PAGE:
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On June 24, 1947, the modern UFO era began when a man named Kenneth Arnold saw nine “flying saucers” moving at high speed near Mount Rainer, Washington. Soon others began reporting seeing similar UFOs, spawning a “flap.”
The real story:
The phrase "flying saucer," so familiar to Americans and UFO buffs, is the result of a reporter’s error. After interviewing Arnold about his sighting, a reporter from the Eastern Oregonian newspaper reported that Arnold saw round, aerial objects (in fact he said they were "crescent shaped"). Arnold stated that the objects "flew erratic, like a saucer if you skip it across the water"—not that what he saw resembled an actual saucer. Yet that "saucer" interpretation stuck, prompting many eyewitnesses to repeat (and hoaxers to duplicate) Arnold’s nonexistent description. This strongly shows the role of suggestion in UFO sightings; as skeptic Marty Kottmeyer asks, "Why would extraterrestrials redesign their craft to conform to [the reporter’s] mistake?"
Robert Carroll. The Skeptic’s Dictionary. Available at www.skepdic.com...
The most famous UFO crash in history occurred in 1947, on a ranch just outside of Roswell, a dusty New Mexican town. Mysterious debris and alien bodies (see number 5) were recovered, spirited away in a government cover-up.
The real story:
There was indeed a cover-up of what crashed outside Roswell, but authorities were hiding not a crashed alien saucer but a weather balloon from a secret spy program called Project Mogul. The debris described by the original eyewitnesses exactly matches the balloons used in the program; the fanciful stories of alien bodies did not appear until much later. The Roswell Incident was in fact only one of many similar (and clearly folkloric) stories of crashed vessels containing alien bodies and debris—some dating back nearly 100 years earlier.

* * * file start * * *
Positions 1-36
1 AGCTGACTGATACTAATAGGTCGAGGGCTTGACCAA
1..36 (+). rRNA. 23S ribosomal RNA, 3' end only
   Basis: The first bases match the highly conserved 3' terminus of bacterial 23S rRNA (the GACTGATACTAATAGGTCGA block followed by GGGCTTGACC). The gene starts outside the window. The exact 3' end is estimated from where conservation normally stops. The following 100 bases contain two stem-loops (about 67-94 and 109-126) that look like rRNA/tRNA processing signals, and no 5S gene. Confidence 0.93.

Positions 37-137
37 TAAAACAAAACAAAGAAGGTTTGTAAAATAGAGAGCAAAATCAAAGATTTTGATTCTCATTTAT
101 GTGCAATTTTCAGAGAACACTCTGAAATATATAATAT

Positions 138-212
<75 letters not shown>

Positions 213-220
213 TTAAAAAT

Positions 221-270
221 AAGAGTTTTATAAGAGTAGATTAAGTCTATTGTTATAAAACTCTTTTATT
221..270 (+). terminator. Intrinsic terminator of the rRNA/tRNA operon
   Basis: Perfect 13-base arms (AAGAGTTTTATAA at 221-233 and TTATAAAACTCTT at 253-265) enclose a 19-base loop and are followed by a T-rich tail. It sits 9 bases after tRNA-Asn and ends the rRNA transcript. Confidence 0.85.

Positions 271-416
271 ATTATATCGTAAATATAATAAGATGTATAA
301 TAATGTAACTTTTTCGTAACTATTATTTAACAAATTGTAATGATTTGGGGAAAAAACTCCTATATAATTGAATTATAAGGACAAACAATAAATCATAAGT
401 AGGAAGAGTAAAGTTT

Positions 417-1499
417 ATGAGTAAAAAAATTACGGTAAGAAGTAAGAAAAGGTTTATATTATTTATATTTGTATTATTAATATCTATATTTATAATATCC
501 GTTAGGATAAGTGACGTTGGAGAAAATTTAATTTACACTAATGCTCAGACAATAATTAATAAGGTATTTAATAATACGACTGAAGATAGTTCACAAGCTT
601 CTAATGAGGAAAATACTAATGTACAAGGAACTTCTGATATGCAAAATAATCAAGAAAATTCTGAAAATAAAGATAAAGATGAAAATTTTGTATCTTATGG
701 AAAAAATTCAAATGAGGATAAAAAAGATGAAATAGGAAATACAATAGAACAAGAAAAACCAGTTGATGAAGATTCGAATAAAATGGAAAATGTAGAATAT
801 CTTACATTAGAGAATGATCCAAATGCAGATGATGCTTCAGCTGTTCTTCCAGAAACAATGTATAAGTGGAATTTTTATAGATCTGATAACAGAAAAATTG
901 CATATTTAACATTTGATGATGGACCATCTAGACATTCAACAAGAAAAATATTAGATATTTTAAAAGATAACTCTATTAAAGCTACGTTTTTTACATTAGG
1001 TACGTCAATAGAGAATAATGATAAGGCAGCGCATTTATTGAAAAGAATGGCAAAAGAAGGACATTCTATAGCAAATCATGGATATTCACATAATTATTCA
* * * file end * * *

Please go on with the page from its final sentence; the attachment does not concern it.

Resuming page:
Philip J. Klass. The Real Roswell Crashed-Saucer Coverup.
Robert Bartholomew and Benjamin Radford. Hoaxes, Myths, and Manias: Why We Need Critical Thinking.
The debris described by the original eyewitnesses exactly matches the balloons used in the program
the fanciful stories of alien bodies did not appear until much later.
The Roswell Incident was in fact only one of many similar (and clearly folkloric) stories of crashed vessels containing alien bodies and debris—some dating back nearly 100 years earlier.
Originally posted by Quest
I still don't understand why there are debunkers.
Debunking is as illogical as most of the UFO "theories" out there.
Originally posted by Quest
If you have such a great grasp of reality and proving things
Originally posted by Access Denied
The reason the debunkers chose Roswell and the other 9 is because they are so easily debunked. The point I think you missed about Roswell is the original witness accounts were consistent with a weather balloon. It wasn't until Stanton resurrected the case 30 years later that the witnesses started describing things differently.
Originally posted by Flinx
Those aren't the top 10 alien encounters...those are phenomenon some say are related to aliens. Notice they pick on easy targets rather than going for the real hard to explain cases. Why don't they try to debunk the really good cases like the Beligum Triangle Flap, Rendlesham Forest, Shag Harbor, the incident where the nuclear missiles were turned off, the 1970s Iran encounter, the 1950s buzzing of Washington DC, and various other high profile military encounters? They don't bother to make articles debunking those because they CAN'T.
Originally posted by longhaircowboy
Not to mention Moore's Mogul launch ocurred ten years after the Roswell incident.
Back to the Future indeed.
Originally posted by Gigram
Waste of time. Waste of money. If Skeptics had real stuff to debunk things it might work, but they don't, just "You would have to be stupid to believe this."
Scully's list of captured or landed flying saucers is subject to the credibility of anonymous scientific and government sources who fed him the information, yet he is remembered for having described in his book a flying saucer crash site at Aztec. What nobody figured out at the time was that the lecturer spoke of a crash 500 miles south of Denver, and Scully was led to the Aztec location after hearing of the Farmington flap at a time when New Mexico was a popular tourist location for saucers. What nobody considered at the time was that the area north of Roswell, N.M., fit the anonymous lecturer's directions almost exactly.